I do strongly agree with the Professor that we need to take the Constitution seriously. If it doesn't give Congress and/or the President the power to do something, they shouldn't be doing it. Similarly, the courts shouldn't read a right into the Constitution -- abortion, for example -- where it's not written.
Corp. Welfare. Senators Dianne Feinstein of California and Charles Schumer of New York attempted to strip a bill of a requirement that all gasoline have a certain percentage of ethanol. This provision is part of the welfare to large corporations that people like Sen. Tom Daschle (D-ADM) normally oppose, at least verbally. Unfortunately, their amendment was defeated, so Archer Daniels Midland will continue to make its profits.

I must say that I am disappointed with Thomas Daschle.
Line Drawing. Returning to yesterday's takings case. Stevens, in footnote 34, writes:
The Chief Justice offers another alternative, suggesting that delays of six years or more should be treated as per se takings. However his dissent offers no explanation for why 6 years should be the cut-off point rather than 10 days, 10 months, or 10 years. It is worth emphasizing that we do not reject a categorical rule in this case because a 32-month moratorium is just not that harsh. Instead, we reject a categorical rule because we conclude that the Penn Central framework adequately directs the inquiry to the proper considerations–only one of which is the length of the delay.
[BTW, since it's a fairly short note, I put the whole thing in; click here to see the opinion's text.] In fact, the CJ cites several state statutes which may be looked to for reference. [note: edited to remove all the 'referencing.'] Nevertheless, what's important here is that Stevens doesn't seem to think that a governmental taking for a period of six or even ten years is a big deal. Second, something Stevens quietly dances around is the arbitrariness of developing constitutional rules or lines as a means of determining when something is constitutional or not.

In his dissent, Rehnquist makes the point that if the government were to tell you it was leasing your land for a period of six years, during which you could visit it, but you couldn't build, plant, harvest and so on, and oh, by the way, we're not going to pay you a penny of rent. . . . we'll you'd be pretty steamed. This is exactly what happened here, except that it was for a series of years, back-to-back, so that the land owners never even knew for sure if and when this "temporary lease" was going to end.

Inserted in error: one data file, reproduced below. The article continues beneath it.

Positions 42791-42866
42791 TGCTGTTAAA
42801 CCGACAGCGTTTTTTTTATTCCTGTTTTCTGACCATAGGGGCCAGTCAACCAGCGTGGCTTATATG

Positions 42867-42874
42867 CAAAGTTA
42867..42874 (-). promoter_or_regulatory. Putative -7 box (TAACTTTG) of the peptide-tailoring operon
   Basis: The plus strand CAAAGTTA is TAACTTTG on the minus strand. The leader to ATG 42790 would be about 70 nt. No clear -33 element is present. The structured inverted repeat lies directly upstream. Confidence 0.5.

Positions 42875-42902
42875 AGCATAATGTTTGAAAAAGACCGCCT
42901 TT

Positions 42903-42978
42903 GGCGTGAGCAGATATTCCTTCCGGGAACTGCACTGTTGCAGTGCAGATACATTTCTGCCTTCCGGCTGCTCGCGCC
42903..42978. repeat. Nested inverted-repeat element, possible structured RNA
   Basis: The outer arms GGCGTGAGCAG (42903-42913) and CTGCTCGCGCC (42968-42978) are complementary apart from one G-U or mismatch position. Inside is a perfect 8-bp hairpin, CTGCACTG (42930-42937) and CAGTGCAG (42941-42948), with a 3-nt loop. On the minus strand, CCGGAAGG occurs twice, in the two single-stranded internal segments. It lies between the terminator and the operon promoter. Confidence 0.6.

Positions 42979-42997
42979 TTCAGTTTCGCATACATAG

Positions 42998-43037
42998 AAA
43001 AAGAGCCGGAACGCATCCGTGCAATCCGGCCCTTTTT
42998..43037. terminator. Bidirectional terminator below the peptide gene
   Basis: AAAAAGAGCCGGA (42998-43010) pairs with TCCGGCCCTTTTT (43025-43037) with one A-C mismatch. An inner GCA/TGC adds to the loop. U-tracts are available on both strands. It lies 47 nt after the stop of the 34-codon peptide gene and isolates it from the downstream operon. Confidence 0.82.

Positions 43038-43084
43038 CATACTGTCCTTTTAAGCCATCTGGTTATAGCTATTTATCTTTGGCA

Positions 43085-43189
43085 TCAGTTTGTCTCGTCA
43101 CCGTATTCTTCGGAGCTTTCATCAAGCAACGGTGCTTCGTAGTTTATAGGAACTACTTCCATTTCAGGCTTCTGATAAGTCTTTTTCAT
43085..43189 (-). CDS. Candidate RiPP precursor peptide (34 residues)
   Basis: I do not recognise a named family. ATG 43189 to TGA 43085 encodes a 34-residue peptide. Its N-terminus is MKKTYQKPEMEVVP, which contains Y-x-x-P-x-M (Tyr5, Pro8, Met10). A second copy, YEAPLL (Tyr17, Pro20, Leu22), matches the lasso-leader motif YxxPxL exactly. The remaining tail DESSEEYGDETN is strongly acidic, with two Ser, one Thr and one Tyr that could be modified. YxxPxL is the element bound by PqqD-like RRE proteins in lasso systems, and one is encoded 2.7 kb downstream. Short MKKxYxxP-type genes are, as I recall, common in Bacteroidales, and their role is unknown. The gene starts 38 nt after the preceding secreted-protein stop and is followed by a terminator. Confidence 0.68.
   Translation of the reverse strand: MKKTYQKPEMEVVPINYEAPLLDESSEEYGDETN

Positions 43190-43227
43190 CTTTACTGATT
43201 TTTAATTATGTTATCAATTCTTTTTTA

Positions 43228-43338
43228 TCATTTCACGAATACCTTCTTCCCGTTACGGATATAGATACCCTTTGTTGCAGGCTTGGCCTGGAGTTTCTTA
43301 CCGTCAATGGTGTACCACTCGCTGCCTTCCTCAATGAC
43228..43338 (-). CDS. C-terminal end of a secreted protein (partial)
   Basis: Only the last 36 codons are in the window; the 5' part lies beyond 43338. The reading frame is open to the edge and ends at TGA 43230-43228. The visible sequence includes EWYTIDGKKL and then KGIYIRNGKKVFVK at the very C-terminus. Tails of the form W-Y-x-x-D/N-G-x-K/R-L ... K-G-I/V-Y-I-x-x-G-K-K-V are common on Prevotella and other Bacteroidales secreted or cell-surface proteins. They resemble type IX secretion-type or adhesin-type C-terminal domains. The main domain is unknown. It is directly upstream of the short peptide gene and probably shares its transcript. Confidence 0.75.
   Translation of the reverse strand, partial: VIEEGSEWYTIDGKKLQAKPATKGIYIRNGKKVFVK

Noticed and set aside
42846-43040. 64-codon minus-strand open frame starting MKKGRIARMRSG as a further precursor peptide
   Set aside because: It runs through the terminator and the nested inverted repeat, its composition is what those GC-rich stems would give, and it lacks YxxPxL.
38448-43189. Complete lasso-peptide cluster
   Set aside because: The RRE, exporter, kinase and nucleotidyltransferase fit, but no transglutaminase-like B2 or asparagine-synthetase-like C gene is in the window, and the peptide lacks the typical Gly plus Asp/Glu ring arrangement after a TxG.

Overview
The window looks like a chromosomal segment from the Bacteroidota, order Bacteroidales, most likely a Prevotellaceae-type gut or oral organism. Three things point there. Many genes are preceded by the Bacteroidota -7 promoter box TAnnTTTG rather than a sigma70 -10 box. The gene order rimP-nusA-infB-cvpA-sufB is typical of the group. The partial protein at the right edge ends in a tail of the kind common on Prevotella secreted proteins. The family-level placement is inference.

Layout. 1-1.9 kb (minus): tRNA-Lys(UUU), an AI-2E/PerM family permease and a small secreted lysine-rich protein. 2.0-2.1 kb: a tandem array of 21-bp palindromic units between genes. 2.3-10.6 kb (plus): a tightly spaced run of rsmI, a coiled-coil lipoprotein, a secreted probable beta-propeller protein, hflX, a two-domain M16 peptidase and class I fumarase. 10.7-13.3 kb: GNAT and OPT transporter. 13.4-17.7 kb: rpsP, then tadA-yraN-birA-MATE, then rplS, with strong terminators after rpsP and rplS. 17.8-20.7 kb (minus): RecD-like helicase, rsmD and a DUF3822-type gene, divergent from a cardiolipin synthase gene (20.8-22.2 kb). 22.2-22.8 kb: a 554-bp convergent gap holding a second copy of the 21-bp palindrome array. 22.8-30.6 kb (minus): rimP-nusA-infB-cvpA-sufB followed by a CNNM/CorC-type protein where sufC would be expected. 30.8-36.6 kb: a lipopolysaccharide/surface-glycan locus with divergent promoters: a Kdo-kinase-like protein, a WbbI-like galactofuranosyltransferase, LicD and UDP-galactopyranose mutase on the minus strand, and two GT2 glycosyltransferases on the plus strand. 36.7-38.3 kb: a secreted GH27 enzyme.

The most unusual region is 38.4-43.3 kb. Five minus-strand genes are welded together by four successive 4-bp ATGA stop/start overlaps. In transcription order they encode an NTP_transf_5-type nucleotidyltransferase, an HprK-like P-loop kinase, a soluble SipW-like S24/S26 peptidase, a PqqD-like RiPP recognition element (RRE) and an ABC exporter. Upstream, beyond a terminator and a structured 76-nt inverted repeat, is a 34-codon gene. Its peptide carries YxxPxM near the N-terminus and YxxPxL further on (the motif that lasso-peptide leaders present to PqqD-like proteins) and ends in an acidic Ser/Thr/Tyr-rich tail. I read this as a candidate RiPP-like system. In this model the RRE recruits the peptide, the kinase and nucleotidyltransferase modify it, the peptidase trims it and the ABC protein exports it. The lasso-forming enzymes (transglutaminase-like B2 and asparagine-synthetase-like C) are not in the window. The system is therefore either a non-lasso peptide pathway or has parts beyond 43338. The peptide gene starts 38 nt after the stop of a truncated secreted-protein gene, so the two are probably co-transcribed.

From what I gather from reading the opinions (albeit, I admit, not that closely), it appears that the property owners advocated the Court establish a period of a year, beyond which, the restriction placed on the land owner should be considered a 'taking' requiring compensation under the Fifth Amendment. This seems entirely reasonable to me. All the court has really done is to establish that a moratorium of six years of development is not long enough to be considered a taking. What happens when litigants appear who have been under a 16 year moratorium -- or 60. At some point the court will be forced to say this is too long.

The Court frequently draws lines in time and substance -- creates rules without anything more than a toehold in the constitution. Think of the Miranda warnings, for example. You can't find them in the constitution, yet they are constitutionally required. Or the trimester scheme established in Roe v. Wade. There's nothing about trimesters in the constitution, but it shows up in the original Roe decision. (Of course there is nothing about abortion in the constitution, but that doesn't mean anything, does it?) Or consider some establishment clause cases. In in Board of Education v. Allen (1968), the Court said the loaning of textbooks to religious schools was okay, but in Meek v. Pittenger (1975) the Court said that loaning maps to these same schools was an unconstitutional establishment of religion (prompting Sen. Moynihan to wonder what it would do with atlases). A creche at Christmas is forbidden, unless there are a requisite number of reindeer and elves.

So I can't figure out why Stevens, O'Connor, Kennedy, Souter, Ginsburg and Breyer have a problem with a one year rule, or even a 2, 3, 5 or 6 year rule in this case.